Being thrifty also means experimenting and trying out new things that may be at first uncomfortable. As a result of creating different cost-saving recipes, we’ve learned a few valuable lessons. I’ve learned I can never add ricotta cheese to something called cowboy stew if you want your kids to eat it. We’ve also learned that zucchini can be used in a million different ways, and in some recipes, you can’t even tell it’s there.

When we were challenged with thrift problems, one of my children would always ask “what if?” initiating conversation that would ultimately lead to some creative solutions. What if we celebrated the arrival of spring by packing muffins and hot chocolate for a picnic to greet the sunrise? What if we made a Christmas gift from things we found in the woods? What if we turned off the TV and instead played a board game?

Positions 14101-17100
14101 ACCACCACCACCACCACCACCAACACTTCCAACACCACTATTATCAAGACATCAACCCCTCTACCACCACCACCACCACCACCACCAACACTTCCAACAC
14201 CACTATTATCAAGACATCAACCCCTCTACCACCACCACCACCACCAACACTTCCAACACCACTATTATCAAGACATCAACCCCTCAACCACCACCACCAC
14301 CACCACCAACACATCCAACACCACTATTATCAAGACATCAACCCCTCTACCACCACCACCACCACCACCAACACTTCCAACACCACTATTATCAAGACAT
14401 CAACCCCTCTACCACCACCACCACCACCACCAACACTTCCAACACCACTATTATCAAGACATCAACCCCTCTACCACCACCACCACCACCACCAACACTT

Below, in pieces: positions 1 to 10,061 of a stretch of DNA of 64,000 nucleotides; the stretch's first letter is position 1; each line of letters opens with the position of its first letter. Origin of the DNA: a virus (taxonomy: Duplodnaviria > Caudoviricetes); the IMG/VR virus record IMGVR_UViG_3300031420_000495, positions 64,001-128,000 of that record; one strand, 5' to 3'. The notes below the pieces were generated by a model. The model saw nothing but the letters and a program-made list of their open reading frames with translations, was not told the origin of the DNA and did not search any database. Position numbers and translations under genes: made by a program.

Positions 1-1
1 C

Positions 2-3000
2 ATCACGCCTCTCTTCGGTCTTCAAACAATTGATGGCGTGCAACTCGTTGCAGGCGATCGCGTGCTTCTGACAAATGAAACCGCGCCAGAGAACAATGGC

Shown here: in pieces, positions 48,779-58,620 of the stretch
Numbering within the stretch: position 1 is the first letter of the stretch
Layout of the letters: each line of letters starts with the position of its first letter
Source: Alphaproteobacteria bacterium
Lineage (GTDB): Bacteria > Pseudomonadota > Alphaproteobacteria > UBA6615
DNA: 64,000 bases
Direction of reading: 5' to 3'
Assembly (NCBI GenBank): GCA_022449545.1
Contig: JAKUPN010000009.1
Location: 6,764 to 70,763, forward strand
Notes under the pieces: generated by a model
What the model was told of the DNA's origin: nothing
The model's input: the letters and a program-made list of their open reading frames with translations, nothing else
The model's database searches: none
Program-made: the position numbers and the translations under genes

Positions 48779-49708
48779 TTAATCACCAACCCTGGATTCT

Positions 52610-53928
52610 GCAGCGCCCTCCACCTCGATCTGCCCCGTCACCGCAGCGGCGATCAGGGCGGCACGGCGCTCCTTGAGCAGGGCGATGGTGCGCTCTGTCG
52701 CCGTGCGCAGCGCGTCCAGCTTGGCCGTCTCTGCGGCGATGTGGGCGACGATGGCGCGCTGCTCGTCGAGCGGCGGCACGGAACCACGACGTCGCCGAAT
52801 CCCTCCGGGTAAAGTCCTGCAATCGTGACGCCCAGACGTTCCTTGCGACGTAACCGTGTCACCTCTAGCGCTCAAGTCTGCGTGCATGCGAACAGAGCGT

As a result of thinking in a creatively thrifty manner, we’ve had birthday parties that haven’t broken the bank, made handmade gifts that are more valuable than gold, learned the importance of portioning food and made ourselves wait before making the decision to buy something. And – oh, yeah – we’ve also learned about chickens.

This series has bought those chickens into our lives. We’ve met and continue to meet some of the most wonderful people because of our birds. We’ve gotten some amazing pets out of them, as well as some stories that will forever be retold at all future family gatherings. I’m also happy to report that we currently get about six eggs a day from our girls.

Whoever thinks that being thrifty is not fun clearly never had chickens.

Being thrifty is nothing to be ashamed of. You should never apologize for holding on to your hard-earned money, but you should be productive and resourceful while keeping it. My kids have learned to make do with what we have before we even think about buying something new. They’ve learned to reuse sneaker laces and to see new uses in old containers. They’ve also learned to pass on what we no longer need. They have learned to become good stewards of our money, as well as thoughtful, responsible members of their community.